The sharing economy is poised to increase data use at insurers
It’s happening: The still-nascent shared-mobility market is jumping headfirst into service diversification. Rideshare companies are aggressively investing in sharing scooters and bikes. Meanwhile, car-sharing companies are turning into rideshare platforms, or at least offering their vehicles up for ride-share offerings.
Typically, offering new products requires companies to strategically adjust key activities within their organizations – things like modifying operations, building partnerships, and taking on new marketing activities. But when shared mobility companies introduce an extension to their offering, it requires the consideration of a whole new dimension, the balance of risk and purpose.
Stand alone car-share and ride-share risk is still largely unknown to insurance providers. This is primarily because the shared mobility industry is relatively new. But a secondary reason is the way that risk is rapidly transferred between a number of different providers, as different shared mobility models blend and drivers platform stack services. As we know, when Insurers don’t fully understand risk, they hedge their bets with premiums that put them in an advantageous position. The introduction of even more complexity with service diversification will translate into greater hedging with higher premiums.
Still, shared mobility platforms will continue to push Insurers to think dynamically, such as pricing each mile for how it’s actually used, to reflect the true risk that it incurs by each driver and use case. Why would they do this? Because they will have to. Many shared mobility platforms have required massive investment, and while the “invest in building a network now, figure out how to monetize it later” mentality has trended as a popular business model for a while, these companies are receiving pressures to reach profitability. This is especially true for Uber, as they plan their long awaited IPO.
What these platforms have realized, is that the path to profitability is service diversification, and this extends beyond the carshare-rideshare-bikeshare blended models. It was reported late last year that Uber Eats was profitable in more than 40 cities. Another example is Ford’s recent launch of GoRide, a new service that will take patients to and from medical appointments. Directly competing with UberHealth, this strategic move aligns neatly with their plans of discontinuing select vehicle production to control margins. Earlier this year, European auto giants Daimler and BMW agreed to combine their ‘mobility services business units.’ This merger of Daimler’s car2go with BMW’s Reach Now in US with DriveNow in Europe is an ambitious, and rare, collaboration by two longtime rivals looking to compete more efficiently (i.e., profitably) globally.
These new initiatives to grow profitability by investors, market leaders, and OEMs, through service diversification signal something pretty remarkable: a new focus on the creation and deployment of hyper-relevant services that represent a wider range of needs for more people. In the end, it sounds like the consumer wins, but only with the support of insurance.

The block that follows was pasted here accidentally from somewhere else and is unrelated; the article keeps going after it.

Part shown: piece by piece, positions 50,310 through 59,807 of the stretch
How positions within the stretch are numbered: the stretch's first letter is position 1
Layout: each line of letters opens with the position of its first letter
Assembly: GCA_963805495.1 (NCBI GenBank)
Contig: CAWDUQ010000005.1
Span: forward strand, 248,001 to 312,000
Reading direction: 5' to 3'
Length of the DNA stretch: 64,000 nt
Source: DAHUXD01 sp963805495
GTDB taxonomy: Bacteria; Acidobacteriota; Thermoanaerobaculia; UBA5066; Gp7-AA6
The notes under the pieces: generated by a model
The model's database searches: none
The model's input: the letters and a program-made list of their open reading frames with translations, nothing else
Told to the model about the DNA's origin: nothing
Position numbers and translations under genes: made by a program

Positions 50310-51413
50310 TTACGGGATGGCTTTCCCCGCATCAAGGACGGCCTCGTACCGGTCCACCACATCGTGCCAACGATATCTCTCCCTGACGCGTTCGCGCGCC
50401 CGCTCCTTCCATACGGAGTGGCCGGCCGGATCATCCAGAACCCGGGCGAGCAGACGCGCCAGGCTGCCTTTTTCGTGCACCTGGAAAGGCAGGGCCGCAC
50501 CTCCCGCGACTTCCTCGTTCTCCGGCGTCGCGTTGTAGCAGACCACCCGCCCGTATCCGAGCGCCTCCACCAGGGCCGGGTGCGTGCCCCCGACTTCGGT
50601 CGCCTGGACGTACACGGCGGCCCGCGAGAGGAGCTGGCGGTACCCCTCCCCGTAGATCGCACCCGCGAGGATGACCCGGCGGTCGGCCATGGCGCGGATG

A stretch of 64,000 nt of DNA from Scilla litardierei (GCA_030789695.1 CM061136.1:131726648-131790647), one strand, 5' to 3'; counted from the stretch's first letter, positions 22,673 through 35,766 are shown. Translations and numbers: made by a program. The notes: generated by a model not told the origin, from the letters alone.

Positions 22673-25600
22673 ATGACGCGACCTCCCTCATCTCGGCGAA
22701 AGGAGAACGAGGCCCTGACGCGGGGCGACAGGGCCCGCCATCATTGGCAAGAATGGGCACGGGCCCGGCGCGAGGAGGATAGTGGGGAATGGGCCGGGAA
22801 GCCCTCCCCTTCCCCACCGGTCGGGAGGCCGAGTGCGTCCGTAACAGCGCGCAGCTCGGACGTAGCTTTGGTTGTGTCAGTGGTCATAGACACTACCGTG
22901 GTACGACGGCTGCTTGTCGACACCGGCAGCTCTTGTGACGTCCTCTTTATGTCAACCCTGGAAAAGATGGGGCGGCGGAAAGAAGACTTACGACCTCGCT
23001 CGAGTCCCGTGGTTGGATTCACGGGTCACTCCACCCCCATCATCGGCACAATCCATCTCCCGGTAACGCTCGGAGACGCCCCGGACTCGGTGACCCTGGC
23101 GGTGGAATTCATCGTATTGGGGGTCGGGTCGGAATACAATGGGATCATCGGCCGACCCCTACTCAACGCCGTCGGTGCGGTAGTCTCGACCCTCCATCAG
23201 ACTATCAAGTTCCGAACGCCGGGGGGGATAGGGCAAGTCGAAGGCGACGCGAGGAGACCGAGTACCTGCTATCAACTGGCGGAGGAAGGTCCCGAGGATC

Who’s on-risk and what are they responsible for covering? Shared mobility companies take on paying for several factors:
- The risk of their driver, no matter how well they drive (with personal insurance, drivers typically pay premiums based on their previous driving history and actual driving behavior)
- The risk of other drivers (hello, uninsured drunk driver!)
- The risk of the passenger (imagine the risk of crashing a car on it’s way to transport already sick passenger)
- The risk of the territory the car is parked in
- The risk of the vehicle
- The risk of the natural environment
Really: Uber has to pay if someone else crashed into their driver’s car -- if the driver is carrying a passenger, someone’s got to.
The bigger problem is that insurance costs are blended rates irrespective of a company like Uber’s driver risk by purpose. However, most shared mobility platforms will argue that consumers should take on a bigger responsibility. For example, if a personal car is being driven to transport a passenger, and the driver is earning income on it, why can’t the driver pay for their own risk as though they were running a micro-business? If that was the case, they would actually be priced like a personal driver and the risk they would take on would reflect their true driving history and behavior.
If consumers take on bigger responsibility, it can actually help them get better services and pricing. However, today’s regulatory environment requires these risks to be covered by commercial insurance and, quite frankly, the insurance industry doesn’t have the tools to dynamically offset different risks and different points in time.
Due to these parameters, shared mobility platform must then make decisions on how to balance the revenue they get from a vehicle with the cost of insurance for their claimed use case. Given the increased internal focus on profitability, this doesn’t necessarily prioritize the consumer’s need at any given moment. It can mean lower pay for drivers, as well as higher prices for consumers.
Tools to monitor driving behavior, mobility purpose, and vehicle health exist. If shared mobility platforms want to truly reach profitability, meet consumer demand, and provide fair economic value, they need to adopt these tools to give themselves as well as insurers a real understanding of the true risk. If they make that investment, it will be the beginning of a major change for the industry.